United States

Latin America & the Caribbean Rapid Gender Analysis April 2020

Asylum seekers and migrants traveling through Central America and Mexico to the U.S. border face a range of risks, but women, girls, and other vulnerable groups—such as members of the LGBTQIA community—are confronted with additional threats to their health, safety, and well-being in their countries of origin, countries of transit, and in the U.S. As a result, asylum seekers and migrants who arrive at the U.S.–Mexico border often carry a heavy burden of trauma from experiences with violence. The lack of a system to appropriately support people on the move deepens pre-existing inequalities and exposes already vulnerable groups to additional, unnecessary, risks.

The U.S. Government’s Migrant Protection Protocols (MPP), also known as the “Remain in Mexico” policy, returns asylum seekers and migrants from U.S. custody to Mexican territory, compelling them to face months of risk and uncertainty as they wait to complete their asylum processes. The asylum process itself is challenging and unclear, liable to change without warning, and largely opaque to affected populations. The asylum seekers and migrants waiting in Mexico’s Ciudad Juárez city, along the Mexico–U.S. border, face ever-present threats of extortion, gender-based violence (GBV), and kidnappings, which compound their trauma and restrict their freedom of movement and access to critical resources and services. Trauma and fear were the norm of the population that CARE surveyed, not the exception.

Lack of access to complete and reliable information made it difficult for asylum seekers and migrants— including pregnant women and GBV survivors—to make knowledgeable decisions about navigating the asylum process or finding basic services, including health care. Moreover, CARE did not find any mechanisms that allowed asylum seekers and migrants to report concerns or complaints of exploitation and abuse operating at the time of research.

At no point has there been a deliberate effort—by government authorities, policy makers, or those providing the scant services that exist—to systematically assess vulnerabilities and mitigate the risk of harm to at-risk groups. On the contrary, the lack of risk mitigation efforts has allowed several actors to emplace policies that put migrants and asylum seekers at increased risk of harm. For example, asylum seekers and migrants returned from U.S. detention to Mexico are often easily identified by visible markers of their detention, including a lack of shoelaces and the bags that they are issued to carry personal items. This visibility renders asylum seekers and migrants more vulnerable to detention or forced recruitment by armed groups, as well as kidnappings, which at times have taken place on the street directly outside the release area in plain sight of authorities. Read More...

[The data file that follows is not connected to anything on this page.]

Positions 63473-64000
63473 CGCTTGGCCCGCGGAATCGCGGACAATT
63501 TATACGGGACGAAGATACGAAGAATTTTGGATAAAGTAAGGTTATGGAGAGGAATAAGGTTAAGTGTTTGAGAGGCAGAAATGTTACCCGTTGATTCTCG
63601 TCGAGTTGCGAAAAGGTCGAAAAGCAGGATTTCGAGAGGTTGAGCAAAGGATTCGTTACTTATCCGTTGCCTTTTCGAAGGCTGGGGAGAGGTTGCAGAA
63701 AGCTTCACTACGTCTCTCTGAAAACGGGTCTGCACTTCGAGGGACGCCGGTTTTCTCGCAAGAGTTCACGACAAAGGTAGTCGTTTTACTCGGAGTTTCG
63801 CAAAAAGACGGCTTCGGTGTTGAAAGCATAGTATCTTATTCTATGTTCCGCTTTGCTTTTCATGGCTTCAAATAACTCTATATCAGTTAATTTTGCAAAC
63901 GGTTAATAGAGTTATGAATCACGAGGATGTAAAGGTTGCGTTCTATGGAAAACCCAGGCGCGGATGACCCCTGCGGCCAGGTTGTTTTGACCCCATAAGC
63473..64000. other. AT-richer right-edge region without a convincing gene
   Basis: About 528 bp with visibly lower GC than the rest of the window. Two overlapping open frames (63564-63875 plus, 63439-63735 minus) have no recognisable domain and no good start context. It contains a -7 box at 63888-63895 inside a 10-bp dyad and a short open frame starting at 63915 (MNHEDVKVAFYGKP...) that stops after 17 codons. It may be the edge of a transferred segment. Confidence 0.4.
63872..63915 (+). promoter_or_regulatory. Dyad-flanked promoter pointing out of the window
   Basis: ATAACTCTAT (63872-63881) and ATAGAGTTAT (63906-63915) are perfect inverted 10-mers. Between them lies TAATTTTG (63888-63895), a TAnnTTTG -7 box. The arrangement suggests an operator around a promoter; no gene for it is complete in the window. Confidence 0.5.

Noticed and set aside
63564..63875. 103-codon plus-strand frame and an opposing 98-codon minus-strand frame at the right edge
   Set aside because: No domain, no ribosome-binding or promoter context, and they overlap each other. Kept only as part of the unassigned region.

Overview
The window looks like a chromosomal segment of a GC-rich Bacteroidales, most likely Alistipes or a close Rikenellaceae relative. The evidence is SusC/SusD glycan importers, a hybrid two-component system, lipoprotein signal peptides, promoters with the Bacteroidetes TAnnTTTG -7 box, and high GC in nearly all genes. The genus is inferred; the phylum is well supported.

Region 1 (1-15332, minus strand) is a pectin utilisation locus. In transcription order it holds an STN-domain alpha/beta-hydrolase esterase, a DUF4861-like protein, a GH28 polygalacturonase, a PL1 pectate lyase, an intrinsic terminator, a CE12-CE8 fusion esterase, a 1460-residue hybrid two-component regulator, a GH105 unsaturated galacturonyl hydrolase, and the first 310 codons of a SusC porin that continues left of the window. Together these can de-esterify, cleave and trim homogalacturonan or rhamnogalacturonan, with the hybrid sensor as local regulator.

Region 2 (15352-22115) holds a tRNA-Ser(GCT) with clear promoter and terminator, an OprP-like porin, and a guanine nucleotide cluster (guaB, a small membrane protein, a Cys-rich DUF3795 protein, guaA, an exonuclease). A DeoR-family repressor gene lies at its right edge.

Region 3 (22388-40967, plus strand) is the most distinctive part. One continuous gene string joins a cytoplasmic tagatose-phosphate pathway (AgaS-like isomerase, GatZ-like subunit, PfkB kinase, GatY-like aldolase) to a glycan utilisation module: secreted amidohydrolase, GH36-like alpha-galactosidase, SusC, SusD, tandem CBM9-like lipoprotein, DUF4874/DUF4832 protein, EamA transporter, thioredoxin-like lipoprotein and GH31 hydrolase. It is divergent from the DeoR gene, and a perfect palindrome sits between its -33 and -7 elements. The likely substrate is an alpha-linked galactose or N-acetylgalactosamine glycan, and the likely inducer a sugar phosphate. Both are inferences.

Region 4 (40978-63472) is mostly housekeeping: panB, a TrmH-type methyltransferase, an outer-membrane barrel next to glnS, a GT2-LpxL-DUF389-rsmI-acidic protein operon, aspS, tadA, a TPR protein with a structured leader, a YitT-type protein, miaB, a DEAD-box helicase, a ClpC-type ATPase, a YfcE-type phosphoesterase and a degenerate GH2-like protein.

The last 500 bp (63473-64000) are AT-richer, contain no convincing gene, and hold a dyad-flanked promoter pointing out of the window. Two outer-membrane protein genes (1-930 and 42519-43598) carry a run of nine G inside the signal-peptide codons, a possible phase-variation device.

Rapid Gender Analysis: COVID-19 in the United States

The United States, one of the wealthiest countries in the world, also has the highest number of cases of COVID-19 in the world, far surpassing global hotspots like Italy and China, with cases continuing to rise at concerning rates. In this humanitarian crisis, CARE is bringing its global expertise—from more than 75 years of implementing humanitarian responses in more than 100 countries—to the context of COVID-19 in the United States. In addition to its expertise in humanitarian and crisis response, CARE developed the industry-standard Rapid Gender Analysis (RGA) that builds upon several efforts by humanitarian actors to bring gender to the forefront of programming. The standardized tool to enable humanitarian actors to quickly build crisis responses that take into account the different needs of people of all genders, as well as disenfranchised groups, the extreme poor, and other groups often overlooked by policy, crisis planning, and data.

Since the start of the COVID-19 crisis, CARE has responded in 67 countries—including the United States—and has published 27 of an anticipated 54 RGAs in contexts around the world. We hope that applying this tool to the specific American context will enable CARE and others to create better responses to the pandemic that meet the needs of all people.

This RGA relies on secondary data collected between May 25 and June 10, 2020. It specifically focuses on highlighting the historic and institutional systems of oppression, gender bias, and racism targeting Black, Indigenous, and People of Color (BIPOC). These structural realities and cultural biases put BIPOC communities, especially the women in these communities, at higher exposure to infection and higher risk of death. Simultaneously, these realities and biases exacerbate the already dire lack of access to basic services (such as health, food, housing, etc) experienced by these communities on a regular basis. This RGA offers policy and institutional recommendations for COVID-19 responses to meet the needs of the most vulnerable and affected communities in the face of systemic race, gender and class-based oppression. Without acknowledging these historic legacies around race, gender, and class in the U.S., the entire nation is at risk of perpetuating longstanding injustices and facing even more severe impacts of the COVID-19 pandemic. Read More...

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